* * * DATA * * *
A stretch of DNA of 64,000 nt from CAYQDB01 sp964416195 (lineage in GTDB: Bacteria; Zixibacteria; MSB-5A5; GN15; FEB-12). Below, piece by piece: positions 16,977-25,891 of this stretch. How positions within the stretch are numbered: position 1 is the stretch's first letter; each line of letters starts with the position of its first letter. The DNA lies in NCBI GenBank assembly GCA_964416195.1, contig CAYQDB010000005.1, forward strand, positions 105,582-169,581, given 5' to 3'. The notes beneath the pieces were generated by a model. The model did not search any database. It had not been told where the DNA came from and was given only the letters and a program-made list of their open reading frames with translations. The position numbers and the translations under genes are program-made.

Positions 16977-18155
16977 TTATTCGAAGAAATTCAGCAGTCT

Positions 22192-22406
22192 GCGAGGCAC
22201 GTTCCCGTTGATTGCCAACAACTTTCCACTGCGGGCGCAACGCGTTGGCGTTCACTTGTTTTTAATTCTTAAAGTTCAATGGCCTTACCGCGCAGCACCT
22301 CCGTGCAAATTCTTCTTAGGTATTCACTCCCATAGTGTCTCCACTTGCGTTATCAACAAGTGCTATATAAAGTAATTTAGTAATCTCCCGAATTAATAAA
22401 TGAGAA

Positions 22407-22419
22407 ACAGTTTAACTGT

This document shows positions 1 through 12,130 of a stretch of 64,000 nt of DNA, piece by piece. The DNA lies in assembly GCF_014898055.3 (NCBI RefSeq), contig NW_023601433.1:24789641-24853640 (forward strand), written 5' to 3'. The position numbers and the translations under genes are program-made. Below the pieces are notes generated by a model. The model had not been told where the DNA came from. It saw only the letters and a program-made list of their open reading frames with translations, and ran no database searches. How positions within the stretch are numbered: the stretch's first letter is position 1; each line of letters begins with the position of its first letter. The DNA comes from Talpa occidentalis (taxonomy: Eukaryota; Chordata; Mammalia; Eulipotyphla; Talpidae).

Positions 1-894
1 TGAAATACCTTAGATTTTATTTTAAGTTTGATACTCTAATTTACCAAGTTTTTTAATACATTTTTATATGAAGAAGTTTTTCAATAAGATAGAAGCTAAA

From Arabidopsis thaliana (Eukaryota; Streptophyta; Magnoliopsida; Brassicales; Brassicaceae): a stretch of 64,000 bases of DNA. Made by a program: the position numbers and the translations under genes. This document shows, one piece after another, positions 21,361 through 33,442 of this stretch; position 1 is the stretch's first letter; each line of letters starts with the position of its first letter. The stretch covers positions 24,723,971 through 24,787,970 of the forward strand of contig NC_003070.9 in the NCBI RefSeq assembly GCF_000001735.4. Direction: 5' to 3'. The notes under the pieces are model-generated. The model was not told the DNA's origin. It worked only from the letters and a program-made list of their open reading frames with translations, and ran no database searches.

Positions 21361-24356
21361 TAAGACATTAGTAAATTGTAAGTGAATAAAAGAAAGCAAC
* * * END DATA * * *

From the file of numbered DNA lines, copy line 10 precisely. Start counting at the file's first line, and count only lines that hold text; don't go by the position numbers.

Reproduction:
22407 ACAGTTTAACTGT